DemDaily: Breaking Down the Debate

October 8, 2020

Harris and Pence on stage at the University of Utah (CNBC)

The coronavirus took center stage in last night's vice presidential debate as the two nominees clashed over what Senator Kamala Harris called, "the greatest failure of any presidential administration in the history of our country."

The debate followed a devastating week for the administration after a September 26th White House super-spreader event resulted in infecting the President, First Lady, and now 32 senior staff and aides with the coronavirus.

The unprecedented circumstances going into Wednesday's debate, where  Harris and Vice President Mike Pence were separated by 13 feet and plexiglass dividers, was eclipsed only by the announcement this morning that the next presidential debate would be held virtually.

This morning the Commission on Presidential Debates 

 (CPD) announced that, "In order to protect the health and safety of all" the next presidential debate, scheduled to take place on October 15th in Miami, Florida, would be virtual. 

In what may be the last debate of the 2020 election cycle, Harris and Pence addressed a series of nine questions posed by USA Today Washington Bureau Chief Susan Page, who moderated a somewhat civil exchange compared to last week's disastrously chaotic presidential debate between Biden and Trump.

(SkyNews)

While Pence's calm demeanor was a marked contrast to Trump's bullying and mudslinging, Pence still repeatedly spoke over his allotted time, frequently speaking over both Harris and Page as well.

During one exchange where Pence went over time, Page remanded him, "You've had more time than she's had so far. I did not create the rules tonight. Your campaigns agreed to the rules for tonight's debate."

In addition to her relentless questioning of Trump and Pence's handling of the coronavirus, Harris attacked Pence on healthcare, trade, Trump's slander against US military members and the President's reluctance to condemn white supremacists at last week's presidential debate.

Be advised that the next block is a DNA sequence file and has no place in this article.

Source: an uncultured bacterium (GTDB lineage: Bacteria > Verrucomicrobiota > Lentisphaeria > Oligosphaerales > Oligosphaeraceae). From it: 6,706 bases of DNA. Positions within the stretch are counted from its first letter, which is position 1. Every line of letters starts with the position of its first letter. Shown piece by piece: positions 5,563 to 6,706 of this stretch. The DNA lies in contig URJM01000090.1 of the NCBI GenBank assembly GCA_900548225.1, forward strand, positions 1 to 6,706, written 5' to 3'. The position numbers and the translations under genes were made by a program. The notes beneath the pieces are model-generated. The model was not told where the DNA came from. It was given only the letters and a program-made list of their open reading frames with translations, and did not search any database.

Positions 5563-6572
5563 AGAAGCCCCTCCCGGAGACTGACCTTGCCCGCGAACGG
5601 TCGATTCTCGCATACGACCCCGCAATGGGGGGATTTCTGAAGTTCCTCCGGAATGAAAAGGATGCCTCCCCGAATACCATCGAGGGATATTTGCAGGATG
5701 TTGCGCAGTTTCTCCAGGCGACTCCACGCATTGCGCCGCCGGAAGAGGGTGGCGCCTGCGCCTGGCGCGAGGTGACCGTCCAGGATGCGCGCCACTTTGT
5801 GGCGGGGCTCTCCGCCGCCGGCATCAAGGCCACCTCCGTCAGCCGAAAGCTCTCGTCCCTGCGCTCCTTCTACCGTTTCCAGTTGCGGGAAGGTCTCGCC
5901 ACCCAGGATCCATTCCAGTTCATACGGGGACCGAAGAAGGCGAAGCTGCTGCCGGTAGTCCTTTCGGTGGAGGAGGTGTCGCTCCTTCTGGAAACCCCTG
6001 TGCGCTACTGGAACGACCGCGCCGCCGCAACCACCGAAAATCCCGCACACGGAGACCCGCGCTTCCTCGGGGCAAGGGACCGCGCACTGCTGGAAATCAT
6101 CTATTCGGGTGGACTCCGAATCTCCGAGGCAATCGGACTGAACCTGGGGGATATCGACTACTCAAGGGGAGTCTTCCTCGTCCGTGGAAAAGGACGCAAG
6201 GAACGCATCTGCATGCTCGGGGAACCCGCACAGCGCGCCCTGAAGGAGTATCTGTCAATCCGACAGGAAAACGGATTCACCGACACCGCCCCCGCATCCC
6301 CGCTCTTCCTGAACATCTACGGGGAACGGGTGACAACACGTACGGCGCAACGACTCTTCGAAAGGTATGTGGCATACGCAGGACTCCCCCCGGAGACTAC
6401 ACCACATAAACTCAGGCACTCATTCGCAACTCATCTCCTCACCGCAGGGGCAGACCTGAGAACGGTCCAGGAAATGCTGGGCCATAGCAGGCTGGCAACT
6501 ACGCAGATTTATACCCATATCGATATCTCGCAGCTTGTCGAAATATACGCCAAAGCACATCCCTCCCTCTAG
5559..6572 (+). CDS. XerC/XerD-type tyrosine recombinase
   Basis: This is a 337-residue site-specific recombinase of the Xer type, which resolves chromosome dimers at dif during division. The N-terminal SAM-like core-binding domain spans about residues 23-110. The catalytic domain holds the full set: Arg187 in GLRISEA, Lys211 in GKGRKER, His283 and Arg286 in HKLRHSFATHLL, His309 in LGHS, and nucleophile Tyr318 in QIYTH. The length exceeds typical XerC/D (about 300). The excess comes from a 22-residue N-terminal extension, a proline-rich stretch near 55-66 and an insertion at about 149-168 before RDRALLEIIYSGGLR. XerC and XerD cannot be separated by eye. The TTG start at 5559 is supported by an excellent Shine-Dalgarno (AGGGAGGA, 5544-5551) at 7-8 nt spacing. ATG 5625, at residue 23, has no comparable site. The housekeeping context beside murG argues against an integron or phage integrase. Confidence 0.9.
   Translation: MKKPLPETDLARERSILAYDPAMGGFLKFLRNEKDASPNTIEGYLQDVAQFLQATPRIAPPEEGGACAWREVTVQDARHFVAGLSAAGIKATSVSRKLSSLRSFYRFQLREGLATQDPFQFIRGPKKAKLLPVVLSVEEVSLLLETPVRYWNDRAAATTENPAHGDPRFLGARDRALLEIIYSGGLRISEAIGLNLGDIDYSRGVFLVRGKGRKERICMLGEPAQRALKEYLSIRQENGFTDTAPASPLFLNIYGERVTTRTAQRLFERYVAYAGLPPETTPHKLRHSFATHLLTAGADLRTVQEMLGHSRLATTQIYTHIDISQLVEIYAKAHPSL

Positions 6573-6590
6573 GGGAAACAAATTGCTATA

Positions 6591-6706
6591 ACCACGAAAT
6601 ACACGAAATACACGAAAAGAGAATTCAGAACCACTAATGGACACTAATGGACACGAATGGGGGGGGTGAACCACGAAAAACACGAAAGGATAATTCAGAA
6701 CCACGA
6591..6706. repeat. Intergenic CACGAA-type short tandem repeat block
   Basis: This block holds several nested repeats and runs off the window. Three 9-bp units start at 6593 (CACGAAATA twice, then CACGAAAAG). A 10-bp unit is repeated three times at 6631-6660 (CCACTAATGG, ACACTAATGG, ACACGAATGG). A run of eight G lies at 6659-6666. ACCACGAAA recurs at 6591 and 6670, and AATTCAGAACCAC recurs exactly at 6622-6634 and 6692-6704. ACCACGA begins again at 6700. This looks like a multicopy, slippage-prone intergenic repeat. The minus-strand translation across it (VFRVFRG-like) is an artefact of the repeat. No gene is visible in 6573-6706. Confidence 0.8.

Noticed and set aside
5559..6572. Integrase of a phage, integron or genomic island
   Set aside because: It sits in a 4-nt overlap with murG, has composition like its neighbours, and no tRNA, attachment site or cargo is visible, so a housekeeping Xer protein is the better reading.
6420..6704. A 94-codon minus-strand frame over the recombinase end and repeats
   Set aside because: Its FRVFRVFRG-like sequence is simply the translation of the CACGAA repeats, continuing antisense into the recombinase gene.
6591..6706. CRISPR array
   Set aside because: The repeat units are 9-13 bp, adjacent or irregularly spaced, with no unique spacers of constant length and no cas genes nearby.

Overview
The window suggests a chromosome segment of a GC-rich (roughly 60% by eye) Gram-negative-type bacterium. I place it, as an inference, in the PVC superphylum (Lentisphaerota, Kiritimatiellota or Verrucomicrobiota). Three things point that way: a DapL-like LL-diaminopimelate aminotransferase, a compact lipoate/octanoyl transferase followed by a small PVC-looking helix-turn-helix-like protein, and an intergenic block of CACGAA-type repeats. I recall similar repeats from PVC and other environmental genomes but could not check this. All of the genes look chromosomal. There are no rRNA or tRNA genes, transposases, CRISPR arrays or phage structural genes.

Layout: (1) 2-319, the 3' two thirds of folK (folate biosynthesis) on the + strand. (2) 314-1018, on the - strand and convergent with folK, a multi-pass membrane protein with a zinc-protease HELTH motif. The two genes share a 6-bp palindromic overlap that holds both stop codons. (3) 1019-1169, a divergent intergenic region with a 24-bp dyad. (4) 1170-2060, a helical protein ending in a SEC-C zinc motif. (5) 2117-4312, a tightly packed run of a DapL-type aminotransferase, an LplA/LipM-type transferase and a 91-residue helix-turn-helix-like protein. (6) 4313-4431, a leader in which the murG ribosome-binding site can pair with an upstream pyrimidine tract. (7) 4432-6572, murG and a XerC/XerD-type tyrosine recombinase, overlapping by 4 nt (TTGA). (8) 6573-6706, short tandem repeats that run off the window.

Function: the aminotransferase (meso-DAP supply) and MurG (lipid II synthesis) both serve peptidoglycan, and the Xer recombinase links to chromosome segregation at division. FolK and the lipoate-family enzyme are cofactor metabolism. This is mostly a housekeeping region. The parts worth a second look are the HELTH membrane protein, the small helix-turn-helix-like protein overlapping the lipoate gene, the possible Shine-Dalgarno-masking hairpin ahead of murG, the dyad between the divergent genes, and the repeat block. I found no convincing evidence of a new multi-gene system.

Pence repeatedly came back to Biden's plan to raise some taxes for the wealthy, called Biden a "cheerleader for communist China," accused Biden of wanting to "bury our economy" under the Green New Deal, and decried Harris as the Senate's most liberal member, even "more than Bernie Sanders."

(Robyn Beck/AFP)

Harris said Biden would rejoin the Paris Climate accord, calling climate change an "existential threat." On direct rebuttal, Pence declined to agree to the description, saying he and Trump "will follow the science," despite their public stance to the contrary.

Both declined to directly answer whether their administration would embrace the idea of expanding the Supreme Court, and on the subject of the threat to Roe v. Wade under a new court, Pence said, "I couldn't be more proud to serve as vice president to a President who stands on a policy for the sanctity of human life."

On the question of the peaceful transition of power, Pence said, "When you talk about accepting the outcome of the election, I must tell you, Senator, your party has spent the last three years and a half years trying to overturn the results of the last election...President Trump and I are fighting every day in courthouses to prevent Joe Biden and Kamala Harris from changing the rules and creating this universal mail-in voting, they'll create a massive opportunity for voter fraud."

While the vice presidency is historically not a major factor in influencing voters' final decision, the age of both presidential candidates adds a new level of consequence to who will win the VP slot.
At ages 77 and 74, respectively, it is unlikely that Biden or Trump would run for a second term -- underscoring the significance of who would be better prepared to step into the role of Commander-in-Chief tomorrow. Both Harris, 55, and Pence, 61, deflected the question about whether they had discussed a plan of succession with their running mates.

Page closed the debate by reading a letter from Brecklyn Brown, an eighth grader, which served as both question and statement.

Post-debate, the Biden campaign capitalized on the only light moment of the evening, when a fly landed on Pence's head.

"When I watch the news, all I see is arguing between Democrats and Republicans. When I watch the news, all I see is citizen fighting against citizen. When I watch the news, all I see are two candidate parties, trying to tear each other down. If our leaders can't get along, how are the citizens supposed to get along? Your examples could make all the difference to bring us together."

As of this writing, the next presidential debate, if any, is still undetermined.

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Kimberly Scott
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  Sources: CNBC, Washington Post, New York Times, USAToday
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